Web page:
By Dr. Murray N. Rothbard
Historian and Economist
Most people — historians not excepted — are tempted to think of economic and cultural progress as being continuous: in every century people are better off than in the one preceding. This comforting assumption had to be given up quite early when the Dark Ages ensued after the collapse of the Roman Empire. But it was generally held that after the “renaissance” of the 11th century, progress in western Europe was pretty well linear and continuous from that point to the present day. It took heroic efforts over many decades for economic historians like Professors Armando Sapori and Robert Sabatino Lopez to finally convince the historical profession that there was a grave secular decline in most of western Europe from approximately 1300 to the middle of the 15th century; a period which might be called the Late Middle Ages or the Early Renaissance. This secular decline, mistitled a “depression,” permeated most parts of western Europe with the exception of a few Italian city-states.
The economic decline was marked by a severe drop in population. Since the 11th century, economic growth and prosperity had pulled up population figures. Total population in western Europe, estimated at 24 million in the year 1000 AD, had vaulted to 54 million by the year 1340. In little over a century, from 1340 to 1450, however, the western European population fell from 54 million to 37 million, a 31 percent drop in only a century.
The successful battle to establish the fact of the great decline has done little, however, to establish the cause or causes of this debacle. Focus on the devastation caused by outbreaks of the Black Death in the mid-14th century is partially correct, but superficial, for these outbreaks were themselves partly caused by an economic breakdown and fall in living standards which began earlier in the century. The causes of the great depression of western Europe can be summed up in one stark phrase: the newly imposed domination of the State. During the medieval synthesis of the High Middle Ages there was a balance between the power of Church and State, with the Church slightly more powerful. In the 14th century that balance was broken, and the nation-state came to hold sway, breaking the power of the Church, taxing, regulating, controlling and wreaking devastation through virtually continuous war for over a century (the Hundred Years’ War, from 1337 to 1453).1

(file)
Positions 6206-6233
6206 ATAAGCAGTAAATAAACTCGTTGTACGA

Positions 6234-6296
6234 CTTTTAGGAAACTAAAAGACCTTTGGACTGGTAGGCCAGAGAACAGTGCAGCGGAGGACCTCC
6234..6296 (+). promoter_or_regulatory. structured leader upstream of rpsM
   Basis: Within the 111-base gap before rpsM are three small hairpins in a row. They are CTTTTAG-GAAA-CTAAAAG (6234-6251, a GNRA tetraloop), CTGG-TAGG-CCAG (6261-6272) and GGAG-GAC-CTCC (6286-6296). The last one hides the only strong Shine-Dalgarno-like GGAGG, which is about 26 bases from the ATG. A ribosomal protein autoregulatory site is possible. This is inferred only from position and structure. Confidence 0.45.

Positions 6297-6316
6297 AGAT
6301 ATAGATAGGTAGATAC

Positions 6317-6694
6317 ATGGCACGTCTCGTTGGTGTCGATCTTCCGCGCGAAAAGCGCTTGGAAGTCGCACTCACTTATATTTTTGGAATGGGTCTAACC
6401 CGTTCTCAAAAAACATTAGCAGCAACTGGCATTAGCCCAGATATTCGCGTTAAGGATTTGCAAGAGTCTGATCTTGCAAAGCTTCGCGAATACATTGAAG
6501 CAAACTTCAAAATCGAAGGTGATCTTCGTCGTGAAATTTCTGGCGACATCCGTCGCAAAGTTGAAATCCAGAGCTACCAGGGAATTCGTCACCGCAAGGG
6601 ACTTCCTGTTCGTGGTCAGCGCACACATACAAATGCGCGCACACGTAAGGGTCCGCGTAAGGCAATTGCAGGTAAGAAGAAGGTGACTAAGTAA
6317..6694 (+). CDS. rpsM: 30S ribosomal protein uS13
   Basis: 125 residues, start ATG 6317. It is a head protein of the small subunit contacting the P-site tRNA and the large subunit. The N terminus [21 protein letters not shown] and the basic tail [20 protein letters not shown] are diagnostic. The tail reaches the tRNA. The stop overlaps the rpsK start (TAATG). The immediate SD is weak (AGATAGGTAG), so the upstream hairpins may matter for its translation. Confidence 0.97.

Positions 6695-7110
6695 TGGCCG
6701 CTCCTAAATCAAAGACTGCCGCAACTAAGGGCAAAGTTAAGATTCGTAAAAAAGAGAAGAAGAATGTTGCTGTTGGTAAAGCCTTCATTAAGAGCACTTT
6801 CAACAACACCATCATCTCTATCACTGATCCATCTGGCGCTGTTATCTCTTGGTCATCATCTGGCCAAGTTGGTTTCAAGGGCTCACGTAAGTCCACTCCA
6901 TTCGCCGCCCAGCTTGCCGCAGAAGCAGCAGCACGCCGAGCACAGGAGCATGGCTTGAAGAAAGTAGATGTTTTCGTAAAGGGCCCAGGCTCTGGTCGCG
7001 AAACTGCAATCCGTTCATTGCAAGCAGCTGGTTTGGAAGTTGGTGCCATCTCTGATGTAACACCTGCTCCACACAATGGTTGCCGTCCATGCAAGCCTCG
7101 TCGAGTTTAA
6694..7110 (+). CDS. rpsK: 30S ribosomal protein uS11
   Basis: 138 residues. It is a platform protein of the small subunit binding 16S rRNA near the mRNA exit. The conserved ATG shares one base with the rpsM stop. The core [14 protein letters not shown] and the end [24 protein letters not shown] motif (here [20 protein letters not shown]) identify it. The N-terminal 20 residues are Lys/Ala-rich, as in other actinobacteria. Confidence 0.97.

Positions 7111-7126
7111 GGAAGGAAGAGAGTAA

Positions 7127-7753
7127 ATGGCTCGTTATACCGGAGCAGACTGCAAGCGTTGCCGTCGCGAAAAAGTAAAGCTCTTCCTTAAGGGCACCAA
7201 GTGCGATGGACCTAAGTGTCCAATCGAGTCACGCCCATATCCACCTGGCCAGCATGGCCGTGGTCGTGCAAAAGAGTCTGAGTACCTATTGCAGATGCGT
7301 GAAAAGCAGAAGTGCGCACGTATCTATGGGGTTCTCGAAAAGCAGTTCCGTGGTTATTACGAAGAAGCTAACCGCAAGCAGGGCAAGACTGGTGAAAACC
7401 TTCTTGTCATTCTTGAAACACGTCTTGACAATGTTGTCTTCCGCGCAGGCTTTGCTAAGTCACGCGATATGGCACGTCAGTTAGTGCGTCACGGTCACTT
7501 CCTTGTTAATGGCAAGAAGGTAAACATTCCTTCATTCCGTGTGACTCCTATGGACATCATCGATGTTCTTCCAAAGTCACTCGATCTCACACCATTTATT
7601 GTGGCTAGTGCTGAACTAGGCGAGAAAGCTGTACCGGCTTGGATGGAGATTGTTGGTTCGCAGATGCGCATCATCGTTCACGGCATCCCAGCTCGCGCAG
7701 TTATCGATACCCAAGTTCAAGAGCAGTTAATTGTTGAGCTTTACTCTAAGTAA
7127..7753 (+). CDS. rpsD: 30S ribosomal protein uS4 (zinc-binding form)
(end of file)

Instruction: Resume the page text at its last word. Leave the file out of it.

The first and critically most important step in the rise in the power of the State at the expense of crippling the economy was the destruction of the fairs of Champagne. During the High Middle Ages, the fairs of Champagne were the main mart for international trade, and the hub of local and international commerce. These fairs had been carefully nurtured by being made free zones, untaxed or unregulated by the French kings or nobles, while justice was swiftly and efficiently meted out by competing private and merchants’ courts. The fairs of Champagne reached their peak during the 13th century, and provided the center for land-based trade over the Alps from northern Italy, bearing goods from afar.
Then, in the early 14th century, Philip IV, the Fair, king of France (1285–1314), moved to tax, plunder, and effectively destroy the vitally important fairs of Champagne. To finance his perpetual dynastic wars, Philip levied a stiff sales tax on the Champagne fairs. He also destroyed domestic capital and finance by repeated confiscatory levies on groups or organizations with money. In 1308, he destroyed the wealthy Order of the Templars, confiscating their funds for the royal treasury. Philip then turned to impose a series of crippling levies and confiscations on Jews and northern Italians (“Lombard’s”) prominent at the fairs: in 1306, 1311, 1315, 1320 and 1321. Furthermore, at war with the Flemings, Philip broke the long-time custom that all merchants were welcome at the fairs, and decreed the exclusion of the Flemings. The result of these measures was a rapid and permanent decline of the fairs of Champagne and of the trading route over the Alps. Desperately, the Italian city-states began to reconstitute trade routes and sail around the Straits of Gibraltar to Bruges, which began to flourish even though the rest of Flanders was in decay.